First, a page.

Trinitas Designs Program For Hospitalized Seniors

HELP Intervention Assistant Diana Noboa and HELP volunteers Adriana Dominguez and Rosa Alexandra spend time with patient Armande Samanamud. (Photo courtesy of Trinitas)

HELP Intervention Assistant Diana Noboa and HELP volunteers Adriana Dominguez and Rosa Alexandra spend time with patient Armande Samanamud. (Photo courtesy of Trinitas)

ELIZABETH — The new Hospital Elder Life Program (HELP) at Trinitas Regional Medical Center now reduces cases of hospital-acquired delirium among the senior population, hospital officials said. A multi-disciplinary team of healthcare professionals has successfully reached more than 550 patients since March 2013. The Hospital Acquired Delirium Project at Trinitas was made possible by a $100,000 grant from the Healthcare Foundation of NJ.

“As many seniors are faced with debilitating cognitive and memory issues, they and their families frequently become frustrated with the onset of these impairments,” explains Johanna Thomas, intervention clinician, in the Behavioral Health & Psychiatry Department, who adds, “Often, hospital stays can contribute to such declines.”

The Trinitas team developed its program based on evidence of successful programs across the country and around the world. Tim Clyne, nurse manager, notes, “HELP has a proven track record as a cost-effective approach to preventing an under-recognized condition during hospitalization.” He further notes that since older patients have a higher risk of rapidly developing a sudden change in mental status, the onset can have severe consequences in the recovery of older patients.

The program addresses daily, repetitive actions that are familiar to seniors. They receive help from Johanna Thomas as well as Intervention Assistant Diana Noboa. In addition, 16 well-trained volunteers bring a world of cultural sensitivity to the program since they speak Spanish, French-Creole, Portuguese, and Vietnamese that reflects the cultural diversity of the hospital?s patient population.

Each morning, volunteers greet patients to inquire if they have slept well and to help with their breakfast trays. “Beyond these practical concerns, the volunteers offer companionship, engage patients in reminiscent conversation, assist with meal selections and participate with the patients in cognitive and motor skill activities,” explains Thomas.

As volunteers get to know the patients on a personal level, they help to identify more quickly any changes in a patient’s mental status, even if a patient is not able to communicate on his or her own. Through this close monitoring, any change in a patient’s mental status is immediately communicated to Tim Clyne and Clinical Nurse Specialist Diane Reehil.

“The nursing component of HELP can’t be emphasized enough. When any confusion is seen in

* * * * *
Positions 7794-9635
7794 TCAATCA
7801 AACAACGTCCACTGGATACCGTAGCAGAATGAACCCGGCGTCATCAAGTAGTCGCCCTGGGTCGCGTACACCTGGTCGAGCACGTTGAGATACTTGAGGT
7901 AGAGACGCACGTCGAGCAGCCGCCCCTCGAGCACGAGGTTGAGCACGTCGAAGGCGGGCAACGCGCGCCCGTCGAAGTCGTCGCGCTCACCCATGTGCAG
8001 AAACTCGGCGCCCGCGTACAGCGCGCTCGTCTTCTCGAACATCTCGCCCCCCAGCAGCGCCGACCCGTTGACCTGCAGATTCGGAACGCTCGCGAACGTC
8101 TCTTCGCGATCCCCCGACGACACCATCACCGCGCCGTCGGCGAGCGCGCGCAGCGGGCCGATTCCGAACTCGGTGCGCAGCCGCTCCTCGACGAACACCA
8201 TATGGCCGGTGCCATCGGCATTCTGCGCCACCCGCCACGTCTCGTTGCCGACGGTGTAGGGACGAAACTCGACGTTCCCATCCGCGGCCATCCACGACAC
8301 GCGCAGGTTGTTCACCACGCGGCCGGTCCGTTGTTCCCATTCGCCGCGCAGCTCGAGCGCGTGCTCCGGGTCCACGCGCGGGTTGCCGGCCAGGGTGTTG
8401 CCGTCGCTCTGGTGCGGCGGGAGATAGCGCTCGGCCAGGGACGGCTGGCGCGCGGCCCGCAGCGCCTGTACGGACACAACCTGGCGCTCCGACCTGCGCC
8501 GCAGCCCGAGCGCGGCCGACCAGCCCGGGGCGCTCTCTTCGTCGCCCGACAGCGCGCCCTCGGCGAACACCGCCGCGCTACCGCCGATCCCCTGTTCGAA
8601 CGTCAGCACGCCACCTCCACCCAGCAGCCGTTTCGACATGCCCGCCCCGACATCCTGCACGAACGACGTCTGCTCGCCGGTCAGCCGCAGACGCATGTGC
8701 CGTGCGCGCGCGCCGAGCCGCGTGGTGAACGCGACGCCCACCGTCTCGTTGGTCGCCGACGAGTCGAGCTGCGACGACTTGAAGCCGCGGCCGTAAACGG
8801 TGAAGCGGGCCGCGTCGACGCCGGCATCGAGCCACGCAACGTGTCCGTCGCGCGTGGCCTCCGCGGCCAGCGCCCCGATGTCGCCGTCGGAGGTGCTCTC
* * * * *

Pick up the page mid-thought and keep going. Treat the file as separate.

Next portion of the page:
a patient,” Diane Reehil explains, “the patient’s nurse is notified so the cause of the confusion can be targeted before it escalates. In these instances, family input and involvement help tremendously.”

“Communication with the patient’s family further optimizes the benefits of HELP. By bringing the family into the conversation in person or by phone, we can find out more about a patient’s preferences in food, music, television shows and their room environment,” says Diana Noboa.

To keep senior patients in HELP remain engaged and involved, Elisabeth Marrapodi, Director of Library Services, recommends appropriate CDs and DVDs. She explains: “Music therapy has benefited patients in hospitals and other healthcare facilities for many years. At Trinitas, we’ve seen comparable results with HELP patients. Our world music collection lets patients enjoy music in English to Spanish, Polish to Greek, and many other languages. Inspirational DVDs provides positive and uplifting viewing for our patients, too.”

Patient and family response to HELP is reflected in increased patient satisfaction rates. “We’ve seen a complete culture shift in the approach to the care we give to our most fragile and vulnerable population, the elderly,” adds Mary McTigue, vice president of Patient Care Services and chief nursing officer. “Our increased satisfaction rates are also the result of our culture of safety that promotes less restraint of elderly patients and a focus on reducing falls in this population.”

Tim Clyne reports that patients and families appreciate the extra attention they receive. “Once patients are admitted to the unit devoted to senior patients, HELP offers reading glasses, reading materials, hearing devices, and other activities if needed. Patients and their families are extremely surprised when they learn that the services are free of charge and designed to help in a speedy recovery.”

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